While Supreme Court Kurian Joseph sang at a cultural event to raise money for the flood-hit Kerala, another man has decided to sell his precious and rare collection of coins.
A Dubai-based electrician from Kasargode said he would part with his rare collection of coins, currencies and stamps to help flood victims back home.
According to 42-year-old Ibrahim Thavakal, every loose change can make a difference.
Since he was a teenager Ibrahim has collected almost 100kg of various rare coins, old notes and other precious metals used as currencies in the olden days.
He claims he has coins issued by several Indian kings in the year 1300 and silver coins [Indian rupee] issued by King George VI in 1948, among the rarest in his collection. Likewise, he has dozens of rare stamps and currencies, which he started collecting since childhood.
“A Saudi national told me he was ready to offer me whatever amount I wanted, but I never wanted to part with this treasure,” he told a Gulf-based news agency.
Thavakkal said he never changed his mind even in the face of extreme financial difficulties after he started building his six years ago, a project which is not yet complete.
However, heartbreaking stories of fellow Keralites who lost their homes in the recent floods gave him second thoughts.
Speaking to the agency Ibrahim said: “I’m willing to sell my collection to any serious coin collector. I will not take any money but my condition is that the buyer should be willing to build at least three houses in Kerala.”
Ibrahim said each house could cost around Rs 8 lakhs (Dh42,000) and big enough for a family of five: father, mother and three kids. “The houses will be awarded to a Muslim, Christian, and Hindu families,” he added.
A Dubai resident for 18 years, Ibrahim’s family in Kasargod was spared from the catastrophic floods but he was not left unmoved by the desolation he saw.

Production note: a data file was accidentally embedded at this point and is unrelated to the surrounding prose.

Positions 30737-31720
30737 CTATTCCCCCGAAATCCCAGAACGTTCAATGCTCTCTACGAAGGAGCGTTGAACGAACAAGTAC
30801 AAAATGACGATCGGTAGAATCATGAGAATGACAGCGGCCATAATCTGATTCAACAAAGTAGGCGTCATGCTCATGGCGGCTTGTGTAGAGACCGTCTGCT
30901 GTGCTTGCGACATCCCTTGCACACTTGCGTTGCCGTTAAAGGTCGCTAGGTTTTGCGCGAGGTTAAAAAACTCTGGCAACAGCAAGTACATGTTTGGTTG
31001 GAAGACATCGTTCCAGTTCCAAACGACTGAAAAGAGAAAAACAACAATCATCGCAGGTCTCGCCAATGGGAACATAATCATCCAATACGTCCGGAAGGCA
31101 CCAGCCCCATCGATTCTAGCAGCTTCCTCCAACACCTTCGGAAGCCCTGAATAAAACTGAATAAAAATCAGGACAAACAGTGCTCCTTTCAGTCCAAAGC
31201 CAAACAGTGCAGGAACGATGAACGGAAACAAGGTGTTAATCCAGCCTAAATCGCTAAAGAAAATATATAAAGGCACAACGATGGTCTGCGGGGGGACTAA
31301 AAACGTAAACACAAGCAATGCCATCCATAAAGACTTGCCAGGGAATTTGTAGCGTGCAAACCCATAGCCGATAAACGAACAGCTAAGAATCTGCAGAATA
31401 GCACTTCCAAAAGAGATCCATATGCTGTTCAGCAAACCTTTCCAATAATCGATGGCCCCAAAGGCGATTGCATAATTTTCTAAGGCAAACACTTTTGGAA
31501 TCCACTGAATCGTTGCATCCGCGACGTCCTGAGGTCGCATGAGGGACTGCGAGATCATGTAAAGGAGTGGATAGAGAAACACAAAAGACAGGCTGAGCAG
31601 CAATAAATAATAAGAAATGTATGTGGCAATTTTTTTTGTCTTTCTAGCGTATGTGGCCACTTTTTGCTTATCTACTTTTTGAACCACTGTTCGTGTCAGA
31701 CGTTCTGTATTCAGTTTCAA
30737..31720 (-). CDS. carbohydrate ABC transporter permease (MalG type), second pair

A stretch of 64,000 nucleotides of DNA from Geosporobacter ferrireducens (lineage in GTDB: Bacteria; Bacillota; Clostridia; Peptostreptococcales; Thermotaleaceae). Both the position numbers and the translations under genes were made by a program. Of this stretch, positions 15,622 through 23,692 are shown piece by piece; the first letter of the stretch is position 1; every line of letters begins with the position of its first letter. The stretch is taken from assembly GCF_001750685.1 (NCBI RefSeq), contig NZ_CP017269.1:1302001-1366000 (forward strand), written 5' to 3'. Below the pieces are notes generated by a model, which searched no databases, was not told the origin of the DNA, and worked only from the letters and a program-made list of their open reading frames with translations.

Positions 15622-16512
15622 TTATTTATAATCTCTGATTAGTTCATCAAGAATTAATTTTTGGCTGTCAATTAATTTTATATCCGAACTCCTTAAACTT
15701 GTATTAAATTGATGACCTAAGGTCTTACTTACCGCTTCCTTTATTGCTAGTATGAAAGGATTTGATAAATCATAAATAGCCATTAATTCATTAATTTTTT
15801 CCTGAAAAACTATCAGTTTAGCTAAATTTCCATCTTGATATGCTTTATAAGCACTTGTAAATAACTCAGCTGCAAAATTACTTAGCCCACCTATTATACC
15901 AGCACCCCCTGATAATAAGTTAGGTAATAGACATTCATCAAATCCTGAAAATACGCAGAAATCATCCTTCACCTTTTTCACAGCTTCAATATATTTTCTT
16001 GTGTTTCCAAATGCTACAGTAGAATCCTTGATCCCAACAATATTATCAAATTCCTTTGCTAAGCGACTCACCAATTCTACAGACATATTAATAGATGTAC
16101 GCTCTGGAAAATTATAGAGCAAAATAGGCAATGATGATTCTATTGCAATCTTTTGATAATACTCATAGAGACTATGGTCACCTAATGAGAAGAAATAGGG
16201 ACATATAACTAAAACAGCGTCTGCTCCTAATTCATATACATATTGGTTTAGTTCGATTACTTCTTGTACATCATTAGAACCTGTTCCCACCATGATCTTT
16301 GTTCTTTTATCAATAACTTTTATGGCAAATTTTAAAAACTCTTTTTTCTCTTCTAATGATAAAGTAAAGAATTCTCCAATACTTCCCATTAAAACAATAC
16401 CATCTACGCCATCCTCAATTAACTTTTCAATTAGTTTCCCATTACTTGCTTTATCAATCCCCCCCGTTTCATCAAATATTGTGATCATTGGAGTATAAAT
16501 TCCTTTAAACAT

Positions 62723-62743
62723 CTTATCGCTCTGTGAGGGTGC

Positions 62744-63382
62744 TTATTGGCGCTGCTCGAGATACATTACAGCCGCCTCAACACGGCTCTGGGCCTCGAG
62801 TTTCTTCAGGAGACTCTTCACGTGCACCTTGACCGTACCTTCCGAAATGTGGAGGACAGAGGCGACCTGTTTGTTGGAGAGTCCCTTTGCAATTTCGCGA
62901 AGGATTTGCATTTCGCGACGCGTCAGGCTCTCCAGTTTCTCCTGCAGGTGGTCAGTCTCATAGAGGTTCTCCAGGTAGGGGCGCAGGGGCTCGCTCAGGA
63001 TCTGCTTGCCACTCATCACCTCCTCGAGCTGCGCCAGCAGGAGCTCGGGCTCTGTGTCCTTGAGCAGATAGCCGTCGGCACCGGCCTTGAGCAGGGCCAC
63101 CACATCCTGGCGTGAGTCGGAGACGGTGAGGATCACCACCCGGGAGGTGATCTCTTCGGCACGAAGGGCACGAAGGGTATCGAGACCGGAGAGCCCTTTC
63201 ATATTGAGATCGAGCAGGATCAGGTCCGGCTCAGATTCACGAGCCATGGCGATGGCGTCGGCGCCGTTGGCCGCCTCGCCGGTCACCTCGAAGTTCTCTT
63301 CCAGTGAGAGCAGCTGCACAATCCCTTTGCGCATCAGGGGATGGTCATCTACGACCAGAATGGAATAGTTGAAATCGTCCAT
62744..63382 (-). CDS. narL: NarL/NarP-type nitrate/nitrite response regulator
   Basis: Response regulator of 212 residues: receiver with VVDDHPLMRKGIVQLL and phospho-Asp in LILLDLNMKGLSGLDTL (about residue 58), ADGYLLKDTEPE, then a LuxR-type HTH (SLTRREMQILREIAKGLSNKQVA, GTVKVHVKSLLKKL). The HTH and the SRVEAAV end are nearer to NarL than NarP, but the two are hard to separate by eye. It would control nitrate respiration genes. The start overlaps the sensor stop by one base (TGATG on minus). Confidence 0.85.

“I saw on TV an expat whose house was swept away by the floods in Kerala. I was able to relate to the guy because I’m also a working expat like him. But I could only imagine the harrowing experience he must have felt. In one fell swoop, all his belongings – the money he sent to his family back home – were gone,” Ibrahim said.
“He was a working family man like me,” added Ibrahim, a father of two, who works as an electrician and maintenance person in Dubai.
“I told myself I should do something and that’s why I decided to sell all my coin collection,” he added with firm conviction.
IBRAHIM’S COIN COLLECTION
Ibrahim got the knack for collecting coins from his grandfather who passed away 25 years ago. He said he started as a hobbyist after his father gave him a rare coin when he was 17 and moved to Dubai when he was 24 back in November 2000 where he joined a hotel to work as an electrician.
Visitors from across the globe who stayed at the hotel happily presented him their coins, he says. Regular visitors who knew about his hobby gave him currency notes and stamps as well.
For Ibrahim, collecting coins is a stress reliever and also of learning about the history of various people. “It is about understanding the culture and looking in the past with great affinity,” he added.
“As a coin collector, I have been collecting loose change for a very long time but now in my small way, I hope I can make a big difference by helping those in need in Kerala,” he concluded.